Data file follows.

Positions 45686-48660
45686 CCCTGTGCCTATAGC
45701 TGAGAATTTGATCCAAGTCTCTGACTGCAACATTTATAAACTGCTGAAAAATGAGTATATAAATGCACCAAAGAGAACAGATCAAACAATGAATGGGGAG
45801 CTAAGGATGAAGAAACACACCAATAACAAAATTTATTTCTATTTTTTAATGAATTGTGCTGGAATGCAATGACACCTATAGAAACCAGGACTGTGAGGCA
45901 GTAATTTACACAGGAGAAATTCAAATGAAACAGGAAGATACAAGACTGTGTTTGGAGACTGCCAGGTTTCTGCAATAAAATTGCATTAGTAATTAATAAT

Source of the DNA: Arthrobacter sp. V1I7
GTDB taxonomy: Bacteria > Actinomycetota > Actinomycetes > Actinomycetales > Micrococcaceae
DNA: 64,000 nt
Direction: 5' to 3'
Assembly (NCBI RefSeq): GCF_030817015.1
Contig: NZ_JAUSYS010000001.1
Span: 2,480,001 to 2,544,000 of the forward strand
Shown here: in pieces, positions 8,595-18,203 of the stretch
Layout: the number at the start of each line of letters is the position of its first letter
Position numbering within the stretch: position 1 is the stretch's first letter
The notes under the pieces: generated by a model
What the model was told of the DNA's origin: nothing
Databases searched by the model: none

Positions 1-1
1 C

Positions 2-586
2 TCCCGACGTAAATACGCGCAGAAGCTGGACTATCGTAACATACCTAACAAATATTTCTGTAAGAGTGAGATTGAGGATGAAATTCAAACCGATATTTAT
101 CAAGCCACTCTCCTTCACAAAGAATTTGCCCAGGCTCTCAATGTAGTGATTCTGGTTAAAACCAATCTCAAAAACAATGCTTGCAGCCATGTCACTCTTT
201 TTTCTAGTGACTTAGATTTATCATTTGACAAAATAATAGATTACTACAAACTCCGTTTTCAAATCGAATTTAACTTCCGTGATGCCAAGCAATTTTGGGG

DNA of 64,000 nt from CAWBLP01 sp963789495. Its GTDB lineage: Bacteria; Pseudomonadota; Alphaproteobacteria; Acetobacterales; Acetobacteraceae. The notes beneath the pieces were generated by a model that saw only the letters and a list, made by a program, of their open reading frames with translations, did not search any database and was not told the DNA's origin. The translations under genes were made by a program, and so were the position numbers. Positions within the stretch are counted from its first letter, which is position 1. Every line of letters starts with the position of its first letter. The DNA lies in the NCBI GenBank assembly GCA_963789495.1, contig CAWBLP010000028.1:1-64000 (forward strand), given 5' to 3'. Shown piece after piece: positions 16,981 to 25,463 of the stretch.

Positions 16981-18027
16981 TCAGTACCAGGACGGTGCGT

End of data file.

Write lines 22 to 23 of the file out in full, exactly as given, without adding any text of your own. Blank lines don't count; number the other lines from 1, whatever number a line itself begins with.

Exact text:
2 TCCCGACGTAAATACGCGCAGAAGCTGGACTATCGTAACATACCTAACAAATATTTCTGTAAGAGTGAGATTGAGGATGAAATTCAAACCGATATTTAT
101 CAAGCCACTCTCCTTCACAAAGAATTTGCCCAGGCTCTCAATGTAGTGATTCTGGTTAAAACCAATCTCAAAAACAATGCTTGCAGCCATGTCACTCTTT